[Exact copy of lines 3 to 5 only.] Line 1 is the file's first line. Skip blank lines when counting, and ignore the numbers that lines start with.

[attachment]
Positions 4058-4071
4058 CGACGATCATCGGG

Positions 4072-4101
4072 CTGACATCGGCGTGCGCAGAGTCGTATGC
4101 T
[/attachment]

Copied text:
Positions 4072-4101
4072 CTGACATCGGCGTGCGCAGAGTCGTATGC
4101 T